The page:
Victory for Reform Judaism: Court orders Netanya to help build Reform synagogue
The Reform Movement in Israel marked a victory last week when the Tel Aviv Administrative Court ruled that the city of Netanya must allocate a building for the local Reform community, which it committed to do years ago, and to renovate it at the municipality’s expense.
“Following an intense legal battle, the Netanya community finally won the right to build a permanent home,” said Rabbi Gilad Kariv, director of the Israel Movement for Progressive Judaism (IMPJ). “This is a significant and historic victory for the community, and a testament to the dedication, perseverance, and passion that characterizes the work of the Israel Religious Action Center (IRAC).”
Orly Erez-Likhovski, one of the senior attorneys at IRAC, worked on the case for more than four years. “This congregation has been praying and celebrating together for about 30 years, but they have been forced to move around to find places to pray because the city of Netanya would not give them land to build a synagogue,” she said. “The city claimed that there was no space, but their actions made it clear that the reason for the lack of space was that this was a Reform congregation.
“When the congregation in Netanya found space for a synagogue, they asked the municipality to grant them the land, but the municipality refused. The Mayor of Netanya refused to do anything to help the congregation for political reasons — she feared she would lose the support of Netanya’s Orthodox population,” said Erez-Likhovski.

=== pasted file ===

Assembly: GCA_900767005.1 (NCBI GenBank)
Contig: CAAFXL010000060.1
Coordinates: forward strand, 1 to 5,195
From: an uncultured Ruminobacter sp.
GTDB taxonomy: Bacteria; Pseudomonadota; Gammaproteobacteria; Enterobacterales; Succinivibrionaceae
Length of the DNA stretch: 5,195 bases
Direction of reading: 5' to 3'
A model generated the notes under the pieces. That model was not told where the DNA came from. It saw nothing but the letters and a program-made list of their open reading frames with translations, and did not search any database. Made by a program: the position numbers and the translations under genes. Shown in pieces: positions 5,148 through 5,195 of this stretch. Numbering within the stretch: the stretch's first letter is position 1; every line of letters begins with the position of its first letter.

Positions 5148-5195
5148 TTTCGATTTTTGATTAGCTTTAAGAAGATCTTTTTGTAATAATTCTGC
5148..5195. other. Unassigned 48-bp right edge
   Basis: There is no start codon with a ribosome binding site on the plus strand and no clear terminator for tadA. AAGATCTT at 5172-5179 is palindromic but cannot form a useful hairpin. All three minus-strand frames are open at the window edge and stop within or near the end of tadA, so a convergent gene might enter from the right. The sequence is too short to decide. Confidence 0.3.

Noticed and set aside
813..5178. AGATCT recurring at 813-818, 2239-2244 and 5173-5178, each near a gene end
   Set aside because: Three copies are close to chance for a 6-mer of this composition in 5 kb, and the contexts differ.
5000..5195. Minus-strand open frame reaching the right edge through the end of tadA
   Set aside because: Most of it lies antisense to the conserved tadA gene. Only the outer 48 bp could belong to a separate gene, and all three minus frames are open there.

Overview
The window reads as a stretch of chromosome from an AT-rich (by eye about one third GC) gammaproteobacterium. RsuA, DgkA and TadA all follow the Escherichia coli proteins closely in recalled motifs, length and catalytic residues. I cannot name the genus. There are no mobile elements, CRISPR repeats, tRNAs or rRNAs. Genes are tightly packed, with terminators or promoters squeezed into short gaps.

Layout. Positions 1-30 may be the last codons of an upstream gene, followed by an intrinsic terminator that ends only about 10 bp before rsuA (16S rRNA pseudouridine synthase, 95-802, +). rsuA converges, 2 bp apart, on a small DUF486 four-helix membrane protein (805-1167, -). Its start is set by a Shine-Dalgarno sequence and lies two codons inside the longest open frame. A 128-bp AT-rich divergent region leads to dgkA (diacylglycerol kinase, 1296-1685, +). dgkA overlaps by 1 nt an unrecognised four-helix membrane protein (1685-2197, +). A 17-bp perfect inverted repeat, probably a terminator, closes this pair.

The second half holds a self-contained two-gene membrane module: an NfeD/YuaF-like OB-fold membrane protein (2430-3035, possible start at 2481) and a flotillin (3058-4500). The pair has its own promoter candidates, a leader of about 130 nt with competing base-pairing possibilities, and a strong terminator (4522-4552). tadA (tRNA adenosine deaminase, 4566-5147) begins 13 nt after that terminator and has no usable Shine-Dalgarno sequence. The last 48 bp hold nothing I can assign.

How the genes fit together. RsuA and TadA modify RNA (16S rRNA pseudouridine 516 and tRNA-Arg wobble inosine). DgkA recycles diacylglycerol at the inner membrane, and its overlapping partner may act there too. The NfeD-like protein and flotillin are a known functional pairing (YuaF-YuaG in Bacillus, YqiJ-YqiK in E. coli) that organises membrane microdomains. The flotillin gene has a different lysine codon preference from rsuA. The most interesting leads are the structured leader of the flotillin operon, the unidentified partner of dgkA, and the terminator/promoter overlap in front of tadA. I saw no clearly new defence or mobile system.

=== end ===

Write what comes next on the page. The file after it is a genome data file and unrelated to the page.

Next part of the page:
“Last week, the judge ruled in our favor and demanded that the municipality grant the congregation a building to use as a synagogue.”
Orly Erez-Likhovski, senior attorney at IRAC and Rabbi Gilad Kariv, Director of IMPJ
This is the first time a court has forced a municipality to give a Reform congregation a synagogue.
“We truly appreciate the contributions and leadership of the community volunteers as well as our colleagues at IRAC who represented us before the High Court and in front of City Hall,” said Rabbi Kariv. “Gradually, our communities are able to build permanent residences, both sanctioned and substantially funded by local authorities. Our task is not complete as many of our congregations still pray in temporary structures.
“Nonetheless, this verdict provides support and momentum for the ongoing effort to establish sanctuaries throughout our communities. We hope that this year, the Chanukah candles will shine through new windows attesting to this miracle, and we congratulate our friends in the Netanya community on their legal victory,” he said.
Click here to read the article in The Jerusalem Post.
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